Local government consists of three tiers. In the first tier, Kent County Council, Folkestone is divided into three Divisions each returning one County Councillor. Folkestone North East comprises Park, Foord and East wards and is represented by Cllr Richard Pascoe (Conservative). Folkestone South comprises Harvey West, Harvey Central and Harbour wards and is represented by Cllr Roland Tolputt (Conservative). Folkestone West comprises Cheriton and Morehall wards and neighbouring Sandgate Parish Council. It is represented by Cllr Tim Prater (Liberal Democrat). The next elections are scheduled for June 2013.

The second tier of local government is the non-metropolitan district. Folkestone forms a part of Shepway District, which was established by the Local Government Act 1972. Folkestone elects 18 of Shepway District Council’s 46 Councillors, who currently sit as 16 Conservatives and two People First. The next election is due to be held in May 2015.

The third and lowest tier was established as the civil parish: in Folkestone’s case, because it held a Town Charter, and when the then Folkestone Borough Council was abolished, Councillors elected to represent Folkestone’s wards were designated as the Town’s Charter Trustees, responsible for electing a Town Mayor. This role has since passed to Folkestone Town Council.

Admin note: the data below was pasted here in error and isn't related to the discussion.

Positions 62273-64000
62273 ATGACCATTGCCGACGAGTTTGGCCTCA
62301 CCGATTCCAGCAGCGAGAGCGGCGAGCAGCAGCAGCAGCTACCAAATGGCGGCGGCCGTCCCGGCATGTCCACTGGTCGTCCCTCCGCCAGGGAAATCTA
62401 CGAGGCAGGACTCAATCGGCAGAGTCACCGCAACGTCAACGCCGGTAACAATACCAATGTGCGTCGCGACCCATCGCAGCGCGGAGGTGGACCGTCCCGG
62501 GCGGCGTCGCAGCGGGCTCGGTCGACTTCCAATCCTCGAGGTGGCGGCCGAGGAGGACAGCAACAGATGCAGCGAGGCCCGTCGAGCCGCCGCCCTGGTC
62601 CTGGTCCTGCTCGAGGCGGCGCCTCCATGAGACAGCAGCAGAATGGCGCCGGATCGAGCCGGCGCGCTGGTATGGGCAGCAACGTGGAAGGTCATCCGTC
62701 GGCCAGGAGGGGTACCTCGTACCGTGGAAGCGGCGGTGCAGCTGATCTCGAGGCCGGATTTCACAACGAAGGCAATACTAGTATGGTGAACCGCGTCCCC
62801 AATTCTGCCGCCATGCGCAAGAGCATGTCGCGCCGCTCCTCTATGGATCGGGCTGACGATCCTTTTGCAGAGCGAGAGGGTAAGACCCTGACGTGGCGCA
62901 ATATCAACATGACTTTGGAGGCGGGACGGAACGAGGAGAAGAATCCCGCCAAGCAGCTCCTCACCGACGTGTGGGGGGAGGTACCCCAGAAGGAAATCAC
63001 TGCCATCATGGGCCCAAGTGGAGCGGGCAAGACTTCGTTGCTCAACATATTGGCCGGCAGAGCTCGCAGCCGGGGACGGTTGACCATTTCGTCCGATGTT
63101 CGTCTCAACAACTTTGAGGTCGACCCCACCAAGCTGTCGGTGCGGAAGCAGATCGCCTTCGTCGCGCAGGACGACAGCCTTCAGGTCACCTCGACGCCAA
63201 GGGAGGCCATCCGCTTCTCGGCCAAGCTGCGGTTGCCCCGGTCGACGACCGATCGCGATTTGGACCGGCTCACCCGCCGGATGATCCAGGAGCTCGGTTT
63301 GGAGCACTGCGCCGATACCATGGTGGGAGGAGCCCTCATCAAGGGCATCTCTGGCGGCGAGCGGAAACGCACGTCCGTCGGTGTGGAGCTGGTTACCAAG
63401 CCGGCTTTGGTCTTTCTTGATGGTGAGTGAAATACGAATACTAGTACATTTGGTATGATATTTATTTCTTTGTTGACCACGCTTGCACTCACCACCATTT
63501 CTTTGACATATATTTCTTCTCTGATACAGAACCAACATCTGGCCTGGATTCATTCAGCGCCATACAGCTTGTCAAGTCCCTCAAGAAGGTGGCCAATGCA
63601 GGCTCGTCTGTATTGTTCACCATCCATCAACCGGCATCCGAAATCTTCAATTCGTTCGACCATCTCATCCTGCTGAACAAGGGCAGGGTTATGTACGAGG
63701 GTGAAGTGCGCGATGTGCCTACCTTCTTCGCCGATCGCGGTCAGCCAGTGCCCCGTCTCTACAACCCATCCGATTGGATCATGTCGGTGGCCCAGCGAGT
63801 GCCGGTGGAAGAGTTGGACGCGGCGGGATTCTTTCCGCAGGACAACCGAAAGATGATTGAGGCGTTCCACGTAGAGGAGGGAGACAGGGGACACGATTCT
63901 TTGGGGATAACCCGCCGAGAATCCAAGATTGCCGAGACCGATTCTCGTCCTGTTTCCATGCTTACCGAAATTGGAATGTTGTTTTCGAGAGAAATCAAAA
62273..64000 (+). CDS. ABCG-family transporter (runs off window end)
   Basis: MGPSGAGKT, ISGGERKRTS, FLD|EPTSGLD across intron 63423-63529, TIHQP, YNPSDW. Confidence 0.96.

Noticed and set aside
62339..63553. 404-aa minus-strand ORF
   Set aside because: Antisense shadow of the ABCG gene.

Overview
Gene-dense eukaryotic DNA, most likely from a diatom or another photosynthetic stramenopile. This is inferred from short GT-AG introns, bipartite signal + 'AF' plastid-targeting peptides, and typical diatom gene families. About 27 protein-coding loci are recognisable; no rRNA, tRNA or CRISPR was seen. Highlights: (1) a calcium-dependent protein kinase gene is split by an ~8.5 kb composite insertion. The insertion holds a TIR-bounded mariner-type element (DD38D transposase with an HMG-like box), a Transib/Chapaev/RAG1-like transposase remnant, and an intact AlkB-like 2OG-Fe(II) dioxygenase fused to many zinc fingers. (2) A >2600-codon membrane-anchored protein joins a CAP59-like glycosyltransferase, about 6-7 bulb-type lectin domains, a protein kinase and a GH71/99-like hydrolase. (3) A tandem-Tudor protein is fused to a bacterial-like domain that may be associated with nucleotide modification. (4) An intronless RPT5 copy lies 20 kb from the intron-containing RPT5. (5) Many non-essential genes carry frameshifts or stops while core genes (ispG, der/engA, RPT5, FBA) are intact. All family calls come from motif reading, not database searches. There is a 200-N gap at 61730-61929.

Folkestone Town Council was established in 2004, comprising the area of the former Borough of Folkestone less Folkestone Sandgate ward, which was separately parished. Folkestone Town Council comprises eight wards: Cheriton, Kent; Morehall; Park; Harvey West; Harvey Central; Harbour; East; and Foord. Each ward returns two or three members, for a total of 18 Councillors elected to four year terms.

Note: this page is partly based on a Wikipedia page. Text is available under the Creative Commons Attribution-ShareAlike License; additional terms may apply. Where possible, text is being updated to original, fully referenced research. ‘Our photos’ means we took the photographs. The Street View and street map visuals are courtesy of Google.